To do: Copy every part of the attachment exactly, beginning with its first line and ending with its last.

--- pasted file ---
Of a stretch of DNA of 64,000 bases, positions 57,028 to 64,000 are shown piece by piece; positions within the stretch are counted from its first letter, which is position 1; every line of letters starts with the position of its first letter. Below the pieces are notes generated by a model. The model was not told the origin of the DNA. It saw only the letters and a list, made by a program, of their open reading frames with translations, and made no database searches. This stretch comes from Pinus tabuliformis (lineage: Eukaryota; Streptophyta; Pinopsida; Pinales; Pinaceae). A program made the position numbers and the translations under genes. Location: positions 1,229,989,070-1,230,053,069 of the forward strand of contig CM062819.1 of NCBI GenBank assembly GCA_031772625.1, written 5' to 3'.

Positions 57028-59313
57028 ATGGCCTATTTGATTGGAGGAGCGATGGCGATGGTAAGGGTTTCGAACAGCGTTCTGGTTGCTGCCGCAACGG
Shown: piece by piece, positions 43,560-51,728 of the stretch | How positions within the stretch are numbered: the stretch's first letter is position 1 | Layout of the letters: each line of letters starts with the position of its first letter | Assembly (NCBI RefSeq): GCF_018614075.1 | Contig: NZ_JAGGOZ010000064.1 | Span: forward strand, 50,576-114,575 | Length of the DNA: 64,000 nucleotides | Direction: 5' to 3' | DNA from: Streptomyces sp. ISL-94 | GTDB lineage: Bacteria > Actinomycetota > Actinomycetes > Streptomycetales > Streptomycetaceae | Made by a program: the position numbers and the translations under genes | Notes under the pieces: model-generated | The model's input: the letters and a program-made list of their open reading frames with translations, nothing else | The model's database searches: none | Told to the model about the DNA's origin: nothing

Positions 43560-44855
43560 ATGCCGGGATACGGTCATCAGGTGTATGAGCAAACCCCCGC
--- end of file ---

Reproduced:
Of a stretch of DNA of 64,000 bases, positions 57,028 to 64,000 are shown piece by piece; positions within the stretch are counted from its first letter, which is position 1; every line of letters starts with the position of its first letter. Below the pieces are notes generated by a model. The model was not told the origin of the DNA. It saw only the letters and a list, made by a program, of their open reading frames with translations, and made no database searches. This stretch comes from Pinus tabuliformis (lineage: Eukaryota; Streptophyta; Pinopsida; Pinales; Pinaceae). A program made the position numbers and the translations under genes. Location: positions 1,229,989,070-1,230,053,069 of the forward strand of contig CM062819.1 of NCBI GenBank assembly GCA_031772625.1, written 5' to 3'.

Positions 57028-59313
57028 ATGGCCTATTTGATTGGAGGAGCGATGGCGATGGTAAGGGTTTCGAACAGCGTTCTGGTTGCTGCCGCAACGG
Shown: piece by piece, positions 43,560-51,728 of the stretch | How positions within the stretch are numbered: the stretch's first letter is position 1 | Layout of the letters: each line of letters starts with the position of its first letter | Assembly (NCBI RefSeq): GCF_018614075.1 | Contig: NZ_JAGGOZ010000064.1 | Span: forward strand, 50,576-114,575 | Length of the DNA: 64,000 nucleotides | Direction: 5' to 3' | DNA from: Streptomyces sp. ISL-94 | GTDB lineage: Bacteria > Actinomycetota > Actinomycetes > Streptomycetales > Streptomycetaceae | Made by a program: the position numbers and the translations under genes | Notes under the pieces: model-generated | The model's input: the letters and a program-made list of their open reading frames with translations, nothing else | The model's database searches: none | Told to the model about the DNA's origin: nothing

Positions 43560-44855
43560 ATGCCGGGATACGGTCATCAGGTGTATGAGCAAACCCCCGC